A pale-green or yellow-green gemstone of the olivine family. (Gorgonzola tells me it's "specifically gem-quality Forsterite (Mg2SiO4).") Chrysolite, given as the same thing is Webster 1913's writeup, is really a generic term for gems of the same color, including chrysoberyl. Some peridots have wound up labeled as emeralds if they had a deep enough color, and historically peridot was considered to be the same thing as topaz and the Red Sea island where it was first mined was even called Topazios (it's now Zabargad), but modern mineralogy sorted out their different compositions.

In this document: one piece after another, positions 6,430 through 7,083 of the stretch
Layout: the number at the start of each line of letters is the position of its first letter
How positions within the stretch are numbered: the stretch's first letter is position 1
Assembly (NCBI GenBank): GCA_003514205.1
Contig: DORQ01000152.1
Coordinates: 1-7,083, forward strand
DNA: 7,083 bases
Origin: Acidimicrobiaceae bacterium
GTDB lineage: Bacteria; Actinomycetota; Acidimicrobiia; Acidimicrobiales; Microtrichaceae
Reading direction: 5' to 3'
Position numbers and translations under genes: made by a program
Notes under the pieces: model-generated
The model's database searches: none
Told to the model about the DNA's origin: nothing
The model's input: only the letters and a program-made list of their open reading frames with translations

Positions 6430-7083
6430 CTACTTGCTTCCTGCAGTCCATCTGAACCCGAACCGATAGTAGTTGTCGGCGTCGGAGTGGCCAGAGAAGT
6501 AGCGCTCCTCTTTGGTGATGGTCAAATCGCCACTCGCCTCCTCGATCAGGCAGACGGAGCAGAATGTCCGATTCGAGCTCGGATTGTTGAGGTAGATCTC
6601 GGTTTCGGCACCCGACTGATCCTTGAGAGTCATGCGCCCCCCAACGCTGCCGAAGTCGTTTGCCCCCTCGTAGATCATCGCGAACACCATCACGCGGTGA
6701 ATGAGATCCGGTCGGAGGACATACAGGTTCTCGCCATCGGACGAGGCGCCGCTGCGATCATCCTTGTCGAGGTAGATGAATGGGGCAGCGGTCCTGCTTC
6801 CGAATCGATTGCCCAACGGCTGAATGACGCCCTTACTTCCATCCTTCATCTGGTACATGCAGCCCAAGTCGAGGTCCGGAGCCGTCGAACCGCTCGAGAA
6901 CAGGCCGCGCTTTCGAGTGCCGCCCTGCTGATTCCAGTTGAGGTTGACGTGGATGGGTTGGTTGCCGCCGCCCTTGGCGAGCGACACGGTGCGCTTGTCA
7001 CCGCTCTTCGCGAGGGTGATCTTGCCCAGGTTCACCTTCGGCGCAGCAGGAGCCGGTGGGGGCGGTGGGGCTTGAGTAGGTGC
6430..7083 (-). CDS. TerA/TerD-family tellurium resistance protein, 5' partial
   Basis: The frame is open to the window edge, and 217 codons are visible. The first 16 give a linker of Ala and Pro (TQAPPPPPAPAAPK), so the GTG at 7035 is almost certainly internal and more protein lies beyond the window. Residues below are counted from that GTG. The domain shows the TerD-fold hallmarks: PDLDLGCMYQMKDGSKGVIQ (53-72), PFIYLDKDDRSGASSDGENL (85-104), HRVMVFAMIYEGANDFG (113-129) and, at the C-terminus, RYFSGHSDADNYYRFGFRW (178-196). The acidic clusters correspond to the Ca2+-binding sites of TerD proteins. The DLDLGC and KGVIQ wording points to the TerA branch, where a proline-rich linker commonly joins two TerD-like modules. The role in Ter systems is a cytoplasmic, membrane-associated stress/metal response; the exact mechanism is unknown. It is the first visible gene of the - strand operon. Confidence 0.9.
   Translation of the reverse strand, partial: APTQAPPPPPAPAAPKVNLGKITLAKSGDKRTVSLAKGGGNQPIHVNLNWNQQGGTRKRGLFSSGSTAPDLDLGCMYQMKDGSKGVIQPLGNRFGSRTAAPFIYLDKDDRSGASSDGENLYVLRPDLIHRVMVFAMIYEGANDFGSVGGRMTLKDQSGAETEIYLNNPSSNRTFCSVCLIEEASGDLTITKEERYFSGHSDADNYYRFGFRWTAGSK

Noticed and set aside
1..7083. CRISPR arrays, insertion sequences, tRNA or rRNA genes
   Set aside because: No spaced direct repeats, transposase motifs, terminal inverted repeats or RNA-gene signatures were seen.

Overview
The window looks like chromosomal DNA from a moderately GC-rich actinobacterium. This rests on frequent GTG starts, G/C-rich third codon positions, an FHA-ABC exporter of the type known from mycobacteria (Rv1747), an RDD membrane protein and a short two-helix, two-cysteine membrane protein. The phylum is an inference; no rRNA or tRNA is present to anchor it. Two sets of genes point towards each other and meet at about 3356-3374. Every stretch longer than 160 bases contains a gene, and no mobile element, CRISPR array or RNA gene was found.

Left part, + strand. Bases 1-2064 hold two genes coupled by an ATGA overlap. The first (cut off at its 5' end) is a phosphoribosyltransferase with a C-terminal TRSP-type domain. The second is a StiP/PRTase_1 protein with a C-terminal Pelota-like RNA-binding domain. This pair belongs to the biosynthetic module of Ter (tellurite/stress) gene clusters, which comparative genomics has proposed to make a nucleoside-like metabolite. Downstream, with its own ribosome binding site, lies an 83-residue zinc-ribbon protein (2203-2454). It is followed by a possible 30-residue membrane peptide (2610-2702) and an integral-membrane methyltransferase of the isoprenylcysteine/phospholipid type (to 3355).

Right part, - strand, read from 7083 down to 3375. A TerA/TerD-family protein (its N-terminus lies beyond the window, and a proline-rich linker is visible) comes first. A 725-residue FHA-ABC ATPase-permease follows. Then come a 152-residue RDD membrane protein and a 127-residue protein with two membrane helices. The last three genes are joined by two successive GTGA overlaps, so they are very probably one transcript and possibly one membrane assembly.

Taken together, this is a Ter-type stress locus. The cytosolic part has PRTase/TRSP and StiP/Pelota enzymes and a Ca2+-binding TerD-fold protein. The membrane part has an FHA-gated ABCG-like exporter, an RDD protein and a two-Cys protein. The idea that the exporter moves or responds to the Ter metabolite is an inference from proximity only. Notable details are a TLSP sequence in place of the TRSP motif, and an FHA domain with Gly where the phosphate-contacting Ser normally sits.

Currently almost 80% of peridot on the market comes from Arizona, but many other locations produce small amounts. Peridot itself is not rare, but large crystals of the stone are.